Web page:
Democracy and freedom are under threat. They always are in times of war.
Today, the war is hot in Ukraine, but there are others brewing. In Taiwan. On the Korean peninsula. Between Israel and Iran. Potentially between NATO and Russia, or the United States and China. Possibly, disastrously, between all at once.
Wars tend to spark other wars because aggressors sense opportunity when the world is distracted and encourage wars elsewhere to increase those distractions. War is thus a negative feedback loop that continues until aggressors win or burn out.
Much of the left media, desperate to alter the course of war, blame the democratic leaders they can reach rather than the clear aggressors in Moscow, Beijing, Pyongyang, and Tehran. They do so because they can influence leaders at home and are used to denouncing “American militarism,” though not always in such crass terms.
They do so to justify more social services and votes for Democrats, in whom they passionately and religiously believe. In that religion of the left, America is at fault for Moscow’s invasion of Ukraine. America is at fault for “tensions” with Beijing. Just as America was at fault for defending itself in Afghanistan, or maintaining the international order of sovereign states by expelling Iraq from Kuwait.
Weapons of mass destruction were not found in Iraq, which does not mean they were not there. And leftists rarely dwell on the details of what led to U.S. suspicions in the first place. Saddam Hussein’s games of cat and mouse with weapons inspectors. His refusal to allow U2 flights over the country. His prior use of chemical weapons on his own people.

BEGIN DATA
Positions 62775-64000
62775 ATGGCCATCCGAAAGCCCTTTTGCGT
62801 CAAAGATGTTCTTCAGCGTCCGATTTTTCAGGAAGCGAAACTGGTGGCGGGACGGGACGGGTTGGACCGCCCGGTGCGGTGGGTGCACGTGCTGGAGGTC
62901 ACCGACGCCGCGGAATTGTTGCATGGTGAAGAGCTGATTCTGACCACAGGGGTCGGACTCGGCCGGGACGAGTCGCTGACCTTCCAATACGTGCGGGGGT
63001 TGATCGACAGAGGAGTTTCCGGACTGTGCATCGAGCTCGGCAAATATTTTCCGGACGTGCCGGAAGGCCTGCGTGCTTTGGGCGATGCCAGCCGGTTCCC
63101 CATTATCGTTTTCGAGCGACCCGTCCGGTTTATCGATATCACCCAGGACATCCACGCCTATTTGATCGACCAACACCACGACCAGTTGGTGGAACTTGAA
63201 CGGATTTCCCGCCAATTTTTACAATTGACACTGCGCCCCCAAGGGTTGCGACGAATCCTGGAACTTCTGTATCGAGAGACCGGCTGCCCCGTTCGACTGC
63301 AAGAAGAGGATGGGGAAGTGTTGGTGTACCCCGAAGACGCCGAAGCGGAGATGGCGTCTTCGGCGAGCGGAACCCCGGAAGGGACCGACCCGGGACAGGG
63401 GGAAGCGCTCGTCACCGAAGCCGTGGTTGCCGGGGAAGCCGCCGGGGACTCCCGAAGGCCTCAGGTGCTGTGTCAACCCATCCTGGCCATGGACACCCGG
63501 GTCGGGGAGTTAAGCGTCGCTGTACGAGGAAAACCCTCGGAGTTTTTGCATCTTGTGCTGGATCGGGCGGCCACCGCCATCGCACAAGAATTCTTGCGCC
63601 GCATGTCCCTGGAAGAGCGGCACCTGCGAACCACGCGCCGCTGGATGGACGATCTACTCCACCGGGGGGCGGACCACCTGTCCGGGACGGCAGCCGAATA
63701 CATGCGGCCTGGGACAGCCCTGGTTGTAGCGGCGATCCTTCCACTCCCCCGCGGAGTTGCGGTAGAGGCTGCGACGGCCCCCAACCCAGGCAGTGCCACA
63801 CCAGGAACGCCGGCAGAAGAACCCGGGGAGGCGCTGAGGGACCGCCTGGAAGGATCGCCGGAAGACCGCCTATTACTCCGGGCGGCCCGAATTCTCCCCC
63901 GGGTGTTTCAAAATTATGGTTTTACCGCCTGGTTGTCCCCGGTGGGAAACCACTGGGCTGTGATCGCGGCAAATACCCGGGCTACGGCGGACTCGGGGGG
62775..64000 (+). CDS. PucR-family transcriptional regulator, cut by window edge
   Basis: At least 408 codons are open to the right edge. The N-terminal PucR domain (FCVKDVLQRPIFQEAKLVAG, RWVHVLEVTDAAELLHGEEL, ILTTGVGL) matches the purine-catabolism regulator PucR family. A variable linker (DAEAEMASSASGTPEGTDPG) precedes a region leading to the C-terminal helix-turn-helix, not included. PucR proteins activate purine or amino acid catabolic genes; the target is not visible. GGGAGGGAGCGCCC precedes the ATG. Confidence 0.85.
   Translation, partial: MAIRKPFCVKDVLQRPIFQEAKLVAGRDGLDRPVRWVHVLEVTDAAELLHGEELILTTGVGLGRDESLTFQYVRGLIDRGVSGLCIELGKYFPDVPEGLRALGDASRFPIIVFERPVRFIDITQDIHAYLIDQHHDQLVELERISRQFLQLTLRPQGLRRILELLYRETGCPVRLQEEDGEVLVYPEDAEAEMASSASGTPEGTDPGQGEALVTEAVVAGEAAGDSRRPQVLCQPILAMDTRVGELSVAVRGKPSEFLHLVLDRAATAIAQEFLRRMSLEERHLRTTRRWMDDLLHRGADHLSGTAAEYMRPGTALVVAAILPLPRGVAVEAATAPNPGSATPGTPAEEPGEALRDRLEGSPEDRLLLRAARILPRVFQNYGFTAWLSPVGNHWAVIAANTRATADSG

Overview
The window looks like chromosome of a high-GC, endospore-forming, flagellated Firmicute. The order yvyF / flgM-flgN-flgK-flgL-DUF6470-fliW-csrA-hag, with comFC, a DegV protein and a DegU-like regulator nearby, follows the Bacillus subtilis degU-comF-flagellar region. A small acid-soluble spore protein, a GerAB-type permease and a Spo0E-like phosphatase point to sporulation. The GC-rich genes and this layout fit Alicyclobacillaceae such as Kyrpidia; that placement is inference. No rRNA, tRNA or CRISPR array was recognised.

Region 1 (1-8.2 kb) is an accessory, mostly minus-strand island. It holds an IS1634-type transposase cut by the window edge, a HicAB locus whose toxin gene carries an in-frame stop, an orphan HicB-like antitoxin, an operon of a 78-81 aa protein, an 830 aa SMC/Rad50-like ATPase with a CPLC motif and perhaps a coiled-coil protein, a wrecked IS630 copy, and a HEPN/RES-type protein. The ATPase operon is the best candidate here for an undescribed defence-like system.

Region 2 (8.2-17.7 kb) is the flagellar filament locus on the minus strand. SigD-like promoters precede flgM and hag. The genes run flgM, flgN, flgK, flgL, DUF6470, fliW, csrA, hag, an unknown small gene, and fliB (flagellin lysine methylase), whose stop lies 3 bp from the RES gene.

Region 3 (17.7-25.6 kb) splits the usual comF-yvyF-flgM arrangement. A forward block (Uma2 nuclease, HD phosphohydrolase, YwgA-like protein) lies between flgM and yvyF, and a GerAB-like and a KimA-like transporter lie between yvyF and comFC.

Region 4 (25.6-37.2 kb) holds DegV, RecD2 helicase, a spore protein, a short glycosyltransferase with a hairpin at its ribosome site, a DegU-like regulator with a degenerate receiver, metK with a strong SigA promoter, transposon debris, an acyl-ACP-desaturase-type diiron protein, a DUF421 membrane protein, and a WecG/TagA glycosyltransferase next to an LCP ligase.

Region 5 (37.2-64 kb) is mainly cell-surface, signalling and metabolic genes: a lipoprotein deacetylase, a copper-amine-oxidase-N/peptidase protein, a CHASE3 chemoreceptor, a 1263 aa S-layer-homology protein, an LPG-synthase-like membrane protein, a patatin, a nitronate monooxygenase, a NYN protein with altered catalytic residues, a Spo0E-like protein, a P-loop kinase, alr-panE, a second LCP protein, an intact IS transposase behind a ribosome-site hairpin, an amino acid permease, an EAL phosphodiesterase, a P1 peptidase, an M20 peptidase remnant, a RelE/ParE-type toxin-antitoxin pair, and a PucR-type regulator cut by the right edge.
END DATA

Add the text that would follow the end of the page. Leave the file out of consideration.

All is forgotten in the rush to blame American militarism for all that is wrong in the world. American leftists who do so encourage our European allies to likewise see us as the problem. We Americans are the aggressors, not Beijing, even as the latter builds the military forces necessary to conquer Taiwan and make clear they are ready to execute at any time.
Thus, in the face of obvious aggression, our universities—filled with leftist professors and students who pat themselves on the back for being uniquely educated and au courant with the latest causes in The New York Times and The New Yorker—are silent.
Only if the United States and its allies are militarily active, and thus if their own lives, student loan forgiveness, or social services are at stake, would they protest. And those protests would be against the U.S. military meant to defend them rather than the aggressors in Beijing and Moscow that drive arms races in the first place.
Western universities are impresarios at making leftist music to Chinese communist ears, encouraging the most dangerous aggressors in Beijing to believe they are on the “right side of history” to threaten war against “capitalist” Taiwan, “backward” India, and the historical “imperialism” and contemporary “hegemony” of the United States.